FAQ: What happens in a confidence vote?
Religion & Liberty Online

FAQ: What happens in a confidence vote?

Prime Minister Theresa May will face a confidence vote today between 6 and 8 p.m. local time (1 to 3 p.m. Eastern time). The result is expected no later than 9 p.m. London time. What is a confidence vote, how does it work, and what happens afterwards?

What is a confidence vote?

Under the UK’s parliamentary system, the ruling party’s leader becomes prime minister. If the leader loses his or her support, Conservative members of Parliament vote to express their confidence, or lack of confidence, in their leadership.

How does a confidence vote come to be held?

Under the rules of the UK’s Conservative Party, 15 percent of its members of Parliament trigger a confidence vote by sending letters to the 1922 Committee. The committee’s leader, Sir Graham Brady, informed Theresa May last night that at least 48 of the 315 eligible Conservatives in Parliament had submitted such a letter. Some, like Mark Francois, released those letters publicly. In a public statement this morning, May responded, “I will contest that vote with everything I’ve got.” Brady announced that MPs had both added, and revoked, letters of no confidence on the eve of the vote.

What caused this confidence vote?

Theresa May’s government has been imperiled for months. She called a snap election for June 2017, which resulted in her losing 13 seats and her party’s majority. May, who voted to remain in the European Union in 2016, regularly gave way to the EU during Brexit negotiations and hammered out a deal that crossed the “red lines” she set forth in her Lancaster House speech. Her Brexit deal would have left the UK implementing EU regulations without having any vote over their content, imposed a different regulatory regime on Northern Ireland that the rest of the UK, and potentially left the entire UK in the customs union with no unilateral way to leave.

Her critics had been split amongst themselves about how to respond. Jacob Rees-Mogg publicly announced on November 15 that he submitted “a formal letter of no confidence in the leader of the party.” Others believed that May is likely to survive, and the European Research Group should wait until her Brexit plan failed in Parliament to replace her.

The final straw came Monday, when May announced she was delaying Parliament’s “meaningful vote” on her Brexit deal, after tallies show she was likely to lose by as many as 200 votes.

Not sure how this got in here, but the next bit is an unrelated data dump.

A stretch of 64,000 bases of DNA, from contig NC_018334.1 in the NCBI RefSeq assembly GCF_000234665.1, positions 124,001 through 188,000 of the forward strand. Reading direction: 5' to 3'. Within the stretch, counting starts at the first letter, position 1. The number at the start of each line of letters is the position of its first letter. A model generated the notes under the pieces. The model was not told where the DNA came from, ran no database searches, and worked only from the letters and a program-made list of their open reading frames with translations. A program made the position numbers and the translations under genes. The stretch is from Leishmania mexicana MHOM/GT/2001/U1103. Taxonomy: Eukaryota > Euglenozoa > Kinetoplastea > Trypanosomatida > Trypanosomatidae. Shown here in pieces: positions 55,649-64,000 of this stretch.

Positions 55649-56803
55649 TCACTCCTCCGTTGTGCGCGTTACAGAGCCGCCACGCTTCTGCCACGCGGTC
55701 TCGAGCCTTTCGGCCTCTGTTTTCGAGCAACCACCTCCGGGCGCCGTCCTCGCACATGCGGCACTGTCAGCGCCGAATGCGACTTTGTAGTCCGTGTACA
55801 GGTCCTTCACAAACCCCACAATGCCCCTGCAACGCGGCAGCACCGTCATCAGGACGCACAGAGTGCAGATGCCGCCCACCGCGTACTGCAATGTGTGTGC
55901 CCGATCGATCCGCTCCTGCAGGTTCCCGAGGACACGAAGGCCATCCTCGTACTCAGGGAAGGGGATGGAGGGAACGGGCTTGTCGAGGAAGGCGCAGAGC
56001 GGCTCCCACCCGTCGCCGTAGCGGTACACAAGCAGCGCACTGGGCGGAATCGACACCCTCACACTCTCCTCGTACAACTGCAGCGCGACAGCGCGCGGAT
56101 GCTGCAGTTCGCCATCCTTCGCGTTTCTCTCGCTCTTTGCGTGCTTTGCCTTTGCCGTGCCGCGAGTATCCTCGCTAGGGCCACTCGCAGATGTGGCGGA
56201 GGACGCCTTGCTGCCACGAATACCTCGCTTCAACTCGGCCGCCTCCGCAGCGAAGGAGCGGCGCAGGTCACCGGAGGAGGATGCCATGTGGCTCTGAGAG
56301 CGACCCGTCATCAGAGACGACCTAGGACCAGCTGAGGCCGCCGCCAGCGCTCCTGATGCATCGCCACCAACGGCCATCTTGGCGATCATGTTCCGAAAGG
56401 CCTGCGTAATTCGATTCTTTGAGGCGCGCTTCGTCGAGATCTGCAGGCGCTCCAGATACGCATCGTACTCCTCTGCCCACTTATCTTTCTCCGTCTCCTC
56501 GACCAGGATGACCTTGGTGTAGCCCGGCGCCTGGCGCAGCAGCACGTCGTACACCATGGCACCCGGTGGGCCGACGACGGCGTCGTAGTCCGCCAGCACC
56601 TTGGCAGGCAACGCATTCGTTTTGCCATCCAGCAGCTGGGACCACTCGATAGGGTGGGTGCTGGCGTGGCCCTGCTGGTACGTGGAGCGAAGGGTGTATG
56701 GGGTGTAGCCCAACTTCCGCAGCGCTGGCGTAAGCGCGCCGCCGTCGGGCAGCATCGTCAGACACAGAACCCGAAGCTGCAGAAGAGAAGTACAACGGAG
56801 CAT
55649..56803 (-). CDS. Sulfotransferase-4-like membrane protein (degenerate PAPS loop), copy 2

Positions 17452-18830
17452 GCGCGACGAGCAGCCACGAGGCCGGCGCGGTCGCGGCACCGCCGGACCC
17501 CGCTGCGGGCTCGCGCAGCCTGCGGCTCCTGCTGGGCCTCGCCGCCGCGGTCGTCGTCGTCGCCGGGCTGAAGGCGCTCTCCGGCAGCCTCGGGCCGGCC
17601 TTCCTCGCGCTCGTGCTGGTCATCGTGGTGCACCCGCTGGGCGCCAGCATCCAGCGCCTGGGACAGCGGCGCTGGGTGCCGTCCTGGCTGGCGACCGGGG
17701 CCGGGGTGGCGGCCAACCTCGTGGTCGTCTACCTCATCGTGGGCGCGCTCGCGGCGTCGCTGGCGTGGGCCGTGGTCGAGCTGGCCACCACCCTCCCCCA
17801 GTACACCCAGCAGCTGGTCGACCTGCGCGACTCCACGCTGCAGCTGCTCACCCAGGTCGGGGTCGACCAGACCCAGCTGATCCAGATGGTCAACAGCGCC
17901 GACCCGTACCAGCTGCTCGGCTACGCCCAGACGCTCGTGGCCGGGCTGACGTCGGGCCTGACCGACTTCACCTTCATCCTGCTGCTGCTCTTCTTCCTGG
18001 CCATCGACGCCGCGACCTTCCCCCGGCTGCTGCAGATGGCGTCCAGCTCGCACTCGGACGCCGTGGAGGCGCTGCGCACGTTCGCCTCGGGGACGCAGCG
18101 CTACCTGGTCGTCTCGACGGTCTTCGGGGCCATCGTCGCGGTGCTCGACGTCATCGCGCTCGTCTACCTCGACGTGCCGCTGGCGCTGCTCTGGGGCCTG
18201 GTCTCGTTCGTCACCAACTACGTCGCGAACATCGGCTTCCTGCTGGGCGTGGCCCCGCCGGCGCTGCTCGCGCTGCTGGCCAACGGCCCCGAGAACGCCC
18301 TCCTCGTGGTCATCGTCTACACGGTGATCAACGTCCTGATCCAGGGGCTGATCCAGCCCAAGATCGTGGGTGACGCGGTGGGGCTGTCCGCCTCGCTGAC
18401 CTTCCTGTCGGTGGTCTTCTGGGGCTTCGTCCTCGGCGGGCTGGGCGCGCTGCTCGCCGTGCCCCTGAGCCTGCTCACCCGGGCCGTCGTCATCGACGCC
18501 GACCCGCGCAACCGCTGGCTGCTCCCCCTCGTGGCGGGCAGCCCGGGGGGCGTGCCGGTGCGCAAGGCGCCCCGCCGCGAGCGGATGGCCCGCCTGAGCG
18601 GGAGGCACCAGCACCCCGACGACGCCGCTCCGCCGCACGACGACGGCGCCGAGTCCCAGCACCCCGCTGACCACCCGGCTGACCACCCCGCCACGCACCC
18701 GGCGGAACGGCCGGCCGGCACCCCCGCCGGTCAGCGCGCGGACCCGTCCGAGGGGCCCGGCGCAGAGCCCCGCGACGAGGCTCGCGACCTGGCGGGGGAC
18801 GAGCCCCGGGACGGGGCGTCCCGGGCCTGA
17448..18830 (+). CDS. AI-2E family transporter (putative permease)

What happens during a confidence vote?

All eligible MPs vote in a secret ballot, on paper ballots. The party leader survives by winning a bare majority. Theresa May will need the support of at least 158 Conservative MPs to remain party leader.

What if the prime minister wins a confidence vote?

The prime minister continues to serve as party leader. Under Conservative Party rules, another confidence vote cannot be held for at least a year.

What if the prime minister loses a confidence vote?

The party leader must step down and cannot take part in the ensuing leadership contest.

New candidates may be nominated to stand for Conservative Party leader with the backing of at last two Tory MPs. If only one candidate is nominated, that candidate wins. In the event that more than two candidates enter the leadership contest, multiple rounds of voting are held, with the lowest vote-getter eliminated each round.

When only two candidates remain, the broader membership of the Conservative Party then vote via postal ballots. The party rules state that “all the members of the Conservative party in good standing who have been members for not less than three months prior to the date of the announcement of the vote of confidence” may vote. This reform was adopted in 1998.

If the prime minister loses a confidence vote, does he/she immediately step down as leader?

Not necessarily. The prime minister may continue as a caretaker until the party chooses a new leader.

How long would a leadership contest take?

The 2005 leadership contest took three months. If May loses this vote, the leadership contest will likely take less time – in part because, under Article 50, the UK will leave the European Union on March 29, 2019.

(Photo credit: Shutterstock / Editorial use only.)

Rev. Ben Johnson

Rev. Ben Johnson (@therightswriter) is an Eastern Orthodox priest and served as Executive Editor of the Acton Institute (2016-2021), editing Religion & Liberty, the Powerblog, and its transatlantic website. He has extensively researched the Alt-Right. Previously, he worked for LifeSiteNews and FrontPageMag.com, where he wrote three books including Party of Defeat (with David Horowitz, 2008). His work has appeared at DailyWire.com, National Review, The American Spectator, The Guardian, Daily Caller, National Catholic Register, Spectator USA, FEE Online, RealClear Policy, The Blaze, The Stream, American Greatness, Aleteia, Providence Magazine, Charisma, Jewish World Review, Human Events, Intellectual Takeout, CatholicVote.org, Issues & Insights, The Conservative, Rare.us, and The American Orthodox Institute. His personal websites are therightswriter.com and RevBenJohnson.com. His views are his own.